New video game targets cyber safety - Education Matters Magazine
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New video game targets cyber safety

A new video game designed specifically for the classroom by the Office of the eSafety Commissioner aims to encourage digital intelligence and online safety skills among students.

Called The Lost Summer, the video game is aimed at 11 to 14-year-olds. It immerses players in a futuristic environment where they are required to exercise skills such as critical thinking, empathy, resilience, respect and responsibility to complete challenges and advance through the game.

“The Lost Summer is a fun and engaging way to get young Australians thinking about the social and emotional skills they need to navigate the online world safely,” said eSafety Commissioner Julie Inman Grant.

Recent research from the eSafety Office shows an estimated 81% of young Australians aged between 8 and 17 have played games online in the past 12 months.

“We know that online gaming is hugely popular among young people,” said Ms Inman Grant. “We’ve created a gamified experience that is engaging and will resonate with young people as they learn the importance of digital intelligence.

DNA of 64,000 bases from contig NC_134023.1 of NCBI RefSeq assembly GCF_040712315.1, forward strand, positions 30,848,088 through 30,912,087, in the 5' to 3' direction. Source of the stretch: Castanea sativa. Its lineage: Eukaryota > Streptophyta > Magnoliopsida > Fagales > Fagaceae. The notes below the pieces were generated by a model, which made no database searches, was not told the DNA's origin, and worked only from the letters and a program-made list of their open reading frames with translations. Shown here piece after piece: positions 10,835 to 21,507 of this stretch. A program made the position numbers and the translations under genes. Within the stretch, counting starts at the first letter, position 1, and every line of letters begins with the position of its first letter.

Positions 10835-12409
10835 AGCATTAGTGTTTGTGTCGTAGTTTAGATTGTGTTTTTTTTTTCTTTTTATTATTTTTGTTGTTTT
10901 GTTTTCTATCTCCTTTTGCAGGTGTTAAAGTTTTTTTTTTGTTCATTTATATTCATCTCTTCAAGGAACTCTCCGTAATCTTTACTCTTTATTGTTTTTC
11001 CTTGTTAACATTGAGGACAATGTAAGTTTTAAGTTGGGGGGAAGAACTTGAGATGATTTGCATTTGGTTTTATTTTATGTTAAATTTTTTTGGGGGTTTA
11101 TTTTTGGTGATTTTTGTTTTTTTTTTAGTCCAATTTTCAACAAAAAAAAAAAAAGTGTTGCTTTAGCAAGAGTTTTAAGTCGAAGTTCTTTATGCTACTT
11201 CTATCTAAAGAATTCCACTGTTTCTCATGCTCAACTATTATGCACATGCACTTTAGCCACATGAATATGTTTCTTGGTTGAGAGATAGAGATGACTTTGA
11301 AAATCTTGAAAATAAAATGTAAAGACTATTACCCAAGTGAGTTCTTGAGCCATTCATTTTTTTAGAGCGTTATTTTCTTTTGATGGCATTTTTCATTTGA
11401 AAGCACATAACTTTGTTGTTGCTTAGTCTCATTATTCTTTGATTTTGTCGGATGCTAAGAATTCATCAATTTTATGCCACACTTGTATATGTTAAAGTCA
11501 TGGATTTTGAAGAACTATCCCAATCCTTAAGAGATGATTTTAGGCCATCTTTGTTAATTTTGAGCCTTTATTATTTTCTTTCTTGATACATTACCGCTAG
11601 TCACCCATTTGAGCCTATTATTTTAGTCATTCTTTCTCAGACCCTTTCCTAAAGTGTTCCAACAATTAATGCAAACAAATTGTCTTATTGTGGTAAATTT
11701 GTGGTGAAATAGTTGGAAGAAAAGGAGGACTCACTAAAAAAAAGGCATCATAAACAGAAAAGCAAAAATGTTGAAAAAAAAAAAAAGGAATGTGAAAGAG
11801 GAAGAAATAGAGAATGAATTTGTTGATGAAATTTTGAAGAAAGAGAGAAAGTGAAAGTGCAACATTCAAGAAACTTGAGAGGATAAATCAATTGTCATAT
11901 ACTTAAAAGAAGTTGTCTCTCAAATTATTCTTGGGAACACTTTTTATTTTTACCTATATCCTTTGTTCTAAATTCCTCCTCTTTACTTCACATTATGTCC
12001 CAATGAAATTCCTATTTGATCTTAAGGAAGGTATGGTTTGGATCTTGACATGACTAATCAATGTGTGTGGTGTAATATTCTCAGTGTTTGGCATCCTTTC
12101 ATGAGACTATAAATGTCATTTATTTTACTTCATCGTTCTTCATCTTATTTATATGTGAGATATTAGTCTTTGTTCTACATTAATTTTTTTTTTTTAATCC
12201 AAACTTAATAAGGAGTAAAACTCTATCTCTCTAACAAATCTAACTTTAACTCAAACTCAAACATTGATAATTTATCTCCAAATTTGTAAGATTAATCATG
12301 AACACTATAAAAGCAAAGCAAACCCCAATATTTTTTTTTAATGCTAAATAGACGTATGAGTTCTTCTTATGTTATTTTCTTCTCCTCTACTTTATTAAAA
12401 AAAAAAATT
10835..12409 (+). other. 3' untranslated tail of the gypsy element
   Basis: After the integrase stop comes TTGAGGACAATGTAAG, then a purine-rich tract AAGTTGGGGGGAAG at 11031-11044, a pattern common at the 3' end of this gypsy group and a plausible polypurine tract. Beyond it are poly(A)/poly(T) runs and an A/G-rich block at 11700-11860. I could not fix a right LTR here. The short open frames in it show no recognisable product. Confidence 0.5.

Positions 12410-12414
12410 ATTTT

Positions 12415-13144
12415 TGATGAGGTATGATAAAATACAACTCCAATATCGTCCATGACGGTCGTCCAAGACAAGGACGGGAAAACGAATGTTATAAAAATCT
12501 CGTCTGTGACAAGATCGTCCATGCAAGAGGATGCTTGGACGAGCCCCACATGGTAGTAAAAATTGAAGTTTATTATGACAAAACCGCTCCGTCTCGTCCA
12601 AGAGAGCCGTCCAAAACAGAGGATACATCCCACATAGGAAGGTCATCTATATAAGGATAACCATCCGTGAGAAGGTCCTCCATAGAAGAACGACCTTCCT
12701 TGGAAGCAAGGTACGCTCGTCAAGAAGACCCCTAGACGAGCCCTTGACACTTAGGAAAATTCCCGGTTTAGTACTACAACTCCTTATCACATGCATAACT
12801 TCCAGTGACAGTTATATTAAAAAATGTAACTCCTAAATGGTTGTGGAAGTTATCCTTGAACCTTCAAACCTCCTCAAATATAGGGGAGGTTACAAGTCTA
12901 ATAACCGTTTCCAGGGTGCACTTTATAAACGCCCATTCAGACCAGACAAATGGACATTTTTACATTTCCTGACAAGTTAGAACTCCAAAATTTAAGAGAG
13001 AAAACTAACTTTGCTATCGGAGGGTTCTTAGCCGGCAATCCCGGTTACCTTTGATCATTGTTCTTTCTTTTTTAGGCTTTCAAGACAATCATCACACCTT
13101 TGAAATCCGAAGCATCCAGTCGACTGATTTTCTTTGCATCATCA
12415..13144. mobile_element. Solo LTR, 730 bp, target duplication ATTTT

“Unfortunately, the increasing popularity of online gaming has also given rise to some negative experiences for young people, particularly in-game bullying,” she added.

Research from the eSafety Office also shows that 17% of those aged 8 to 17 who play multiplayer games online were bullied or abused during gameplay. “Young people are bound to encounter negative online experiences—it’s not if but when. We need to provide young people with solution-focused strategies to ensure they can bounce back from tough situations,” said Ms Inman Grant.

“The Lost Summer encourages young people to exercise essential skills like critical thinking, resilience and empathy, empowering them to be agents of positive change online.”

Hundreds of Australian school students from a range of backgrounds participated in user testing during the game’s development, contributing unique insights and helping to build a resource that resonates with both students and educators.

The Lost Summer is available to download for free from the App Store, Google Play or for desktop at

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